The first search of Plaintiff's cell in the summer of 2010 occurred prior to any alleged contact with Defendant Sedwick and occurred after Plaintiff moved into a new cell. The second search on September 20, 2010, occurred after Plaintiff had argued with Defendant Sedwick. However Plaintiff only sets forth factual allegations of two additional searches during the next year, one which occurred after Plaintiff moved into a new cell. While it is possible that the last three searches were conducted for the purpose of harassing Plaintiff, it is equally possible that the searches of Plaintiff's cell had a legitimate penological purpose of maintaining the safety and security of the institution given that two of the searches occurred after Plaintiff moved into a new cell and only four searches were alleged for a period of over one year. The mere possibility that Defendant Sedwick engaged in misconduct is insufficient to state a plausible claim. Iqbal, 556 U.S. at 678. Further, Plaintiff does not allege that he suffered any harm due to the searches. Plaintiff fails to state a cognizable claim for a violation of the Eighth Amendment. Plaintiff has been granted the opportunity to amend his complaint, with direction from the Court, and has failed to cure the deficiencies of his Eighth Amendment claim. The Court finds that this claim cannot be cured by amendment and it shall be dismissed, with prejudice.

D. Declaratory Relief

In addition to monetary damages and injunctive relief, Plaintiff seeks a declaration that his rights were violated. "A declaratory judgment, like other forms of equitable relief, should be granted only as a matter of judicial discretion, exercised in the public interest." Eccles v. Peoples Bank of Lakewood Village, 333 U.S. 426, 431 (1948). "Declaratory relief should be denied when it will neither serve a useful purpose in clarifying and settling the legal relations in issue nor terminate the proceedings and afford relief from the uncertainty and controversy faced by the parties." United States v. Washington, 759 F.2d 1353, 1357 (9th Cir. 1985). In the event that this action reaches trial and the jury returns a verdict in favor of Plaintiff, that verdict will be a finding that Plaintiff's constitutional rights were violated. Accordingly, a declaration that Defendant Sedwick violated Plaintiff's rights is unnecessary, and this action shall proceed as one for money damages and injunctive relief.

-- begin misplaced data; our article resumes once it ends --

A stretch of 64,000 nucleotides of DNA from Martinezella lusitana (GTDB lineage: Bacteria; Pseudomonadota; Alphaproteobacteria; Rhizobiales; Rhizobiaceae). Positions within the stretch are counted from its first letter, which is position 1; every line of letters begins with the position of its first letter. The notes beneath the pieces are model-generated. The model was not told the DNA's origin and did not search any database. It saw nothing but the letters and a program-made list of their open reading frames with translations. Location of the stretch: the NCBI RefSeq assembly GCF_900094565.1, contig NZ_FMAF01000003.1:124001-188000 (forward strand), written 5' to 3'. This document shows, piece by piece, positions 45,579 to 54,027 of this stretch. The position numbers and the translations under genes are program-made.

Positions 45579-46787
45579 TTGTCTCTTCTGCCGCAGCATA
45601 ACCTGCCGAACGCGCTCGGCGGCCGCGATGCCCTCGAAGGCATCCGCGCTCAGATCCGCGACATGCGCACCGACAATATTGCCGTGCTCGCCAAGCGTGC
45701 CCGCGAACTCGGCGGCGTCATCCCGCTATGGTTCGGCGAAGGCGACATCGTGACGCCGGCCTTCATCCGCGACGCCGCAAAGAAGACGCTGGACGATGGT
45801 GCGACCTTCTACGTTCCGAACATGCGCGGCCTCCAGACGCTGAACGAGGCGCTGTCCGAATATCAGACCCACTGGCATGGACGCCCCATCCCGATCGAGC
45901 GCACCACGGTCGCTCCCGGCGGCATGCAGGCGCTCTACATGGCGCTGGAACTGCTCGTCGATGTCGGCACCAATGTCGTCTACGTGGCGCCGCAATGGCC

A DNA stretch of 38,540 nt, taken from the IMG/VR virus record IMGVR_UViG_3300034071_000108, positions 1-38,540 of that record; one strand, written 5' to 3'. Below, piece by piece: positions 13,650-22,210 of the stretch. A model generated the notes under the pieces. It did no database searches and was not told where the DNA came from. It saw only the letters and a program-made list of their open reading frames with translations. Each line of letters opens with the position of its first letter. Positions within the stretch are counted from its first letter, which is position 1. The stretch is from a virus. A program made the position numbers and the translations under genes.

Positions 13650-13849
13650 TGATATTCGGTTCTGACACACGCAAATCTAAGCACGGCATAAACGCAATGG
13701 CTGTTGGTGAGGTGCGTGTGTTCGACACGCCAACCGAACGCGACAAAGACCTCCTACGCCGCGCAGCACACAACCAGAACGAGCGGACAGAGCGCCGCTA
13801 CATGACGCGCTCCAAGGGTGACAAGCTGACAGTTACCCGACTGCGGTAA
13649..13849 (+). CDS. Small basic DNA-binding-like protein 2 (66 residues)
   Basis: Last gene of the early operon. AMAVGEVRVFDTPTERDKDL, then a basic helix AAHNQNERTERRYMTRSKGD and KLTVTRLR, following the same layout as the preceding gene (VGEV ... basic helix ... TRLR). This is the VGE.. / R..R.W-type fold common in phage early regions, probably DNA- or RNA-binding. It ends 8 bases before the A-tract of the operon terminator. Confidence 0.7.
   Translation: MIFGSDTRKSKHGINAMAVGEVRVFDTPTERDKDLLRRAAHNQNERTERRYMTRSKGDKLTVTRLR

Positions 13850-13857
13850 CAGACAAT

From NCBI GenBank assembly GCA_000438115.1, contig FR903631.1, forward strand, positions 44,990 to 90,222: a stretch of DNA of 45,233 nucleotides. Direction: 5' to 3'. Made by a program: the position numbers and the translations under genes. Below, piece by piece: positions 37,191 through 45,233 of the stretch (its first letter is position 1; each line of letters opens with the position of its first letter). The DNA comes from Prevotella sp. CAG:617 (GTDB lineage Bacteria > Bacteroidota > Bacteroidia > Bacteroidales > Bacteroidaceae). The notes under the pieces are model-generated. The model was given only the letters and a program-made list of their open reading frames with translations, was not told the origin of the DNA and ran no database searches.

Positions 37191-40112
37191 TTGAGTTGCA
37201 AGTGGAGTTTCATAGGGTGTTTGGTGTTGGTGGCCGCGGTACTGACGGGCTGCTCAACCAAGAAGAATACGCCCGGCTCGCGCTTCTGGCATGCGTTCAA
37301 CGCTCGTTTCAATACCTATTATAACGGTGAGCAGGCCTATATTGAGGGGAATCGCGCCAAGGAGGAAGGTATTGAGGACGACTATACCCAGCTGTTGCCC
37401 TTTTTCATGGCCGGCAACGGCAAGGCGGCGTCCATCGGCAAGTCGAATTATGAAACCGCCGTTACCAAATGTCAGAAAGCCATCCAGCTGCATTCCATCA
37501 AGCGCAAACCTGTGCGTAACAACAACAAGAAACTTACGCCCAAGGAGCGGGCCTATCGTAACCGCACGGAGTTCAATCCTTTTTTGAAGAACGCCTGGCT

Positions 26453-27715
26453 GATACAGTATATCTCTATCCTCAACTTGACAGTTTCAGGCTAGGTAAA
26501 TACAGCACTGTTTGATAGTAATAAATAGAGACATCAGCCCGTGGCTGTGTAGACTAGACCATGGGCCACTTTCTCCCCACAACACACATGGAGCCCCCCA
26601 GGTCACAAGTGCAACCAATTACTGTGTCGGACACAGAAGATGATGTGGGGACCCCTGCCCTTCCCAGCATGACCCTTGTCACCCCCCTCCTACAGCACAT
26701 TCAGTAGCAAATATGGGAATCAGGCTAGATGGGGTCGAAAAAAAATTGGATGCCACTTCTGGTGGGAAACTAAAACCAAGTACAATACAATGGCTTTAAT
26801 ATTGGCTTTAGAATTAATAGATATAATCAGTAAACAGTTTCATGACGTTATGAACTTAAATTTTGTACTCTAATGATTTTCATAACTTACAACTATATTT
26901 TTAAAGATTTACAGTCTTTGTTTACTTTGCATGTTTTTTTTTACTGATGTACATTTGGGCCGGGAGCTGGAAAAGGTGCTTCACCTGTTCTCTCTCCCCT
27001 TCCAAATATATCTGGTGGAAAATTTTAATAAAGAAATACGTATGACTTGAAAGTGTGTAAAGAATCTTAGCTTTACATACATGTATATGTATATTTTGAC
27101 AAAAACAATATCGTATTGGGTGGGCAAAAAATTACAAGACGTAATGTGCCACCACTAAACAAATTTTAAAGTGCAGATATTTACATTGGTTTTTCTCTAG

VI. Conclusion and Order

Plaintiff's first amended complaint states a cognizable claim against Defendant Sedwick for retaliation in violation of the First Amendment and violation of the Equal Protection Clause of the Fourteenth Amendment, however, Plaintiff allegations fail to state any additional claims under section 1983. Plaintiff was previously notified of the deficiencies in his claims and provided with the opportunity to amend, but was unable to cure the deficiencies. Noll v. Carlson, 809 F.2d 1446, 1448-49 (9th Cir. 1987). Accordingly, it is HEREBY ORDERED that:

1. This action shall proceed on Plaintiff's first amended complaint, filed October 5, 2012, against Defendant Sedwick for retaliation in violation of the First Amendment and violation of the Equal Protection Clause;

2. Plaintiff's remaining First Amendment claims are dismissed for failure to state a claim; and

3. Plaintiff's Fourth Amendment, due process, and deliberate indifference claims are dismissed, with prejudice, for failure to state a claim.

IT IS SO ORDERED.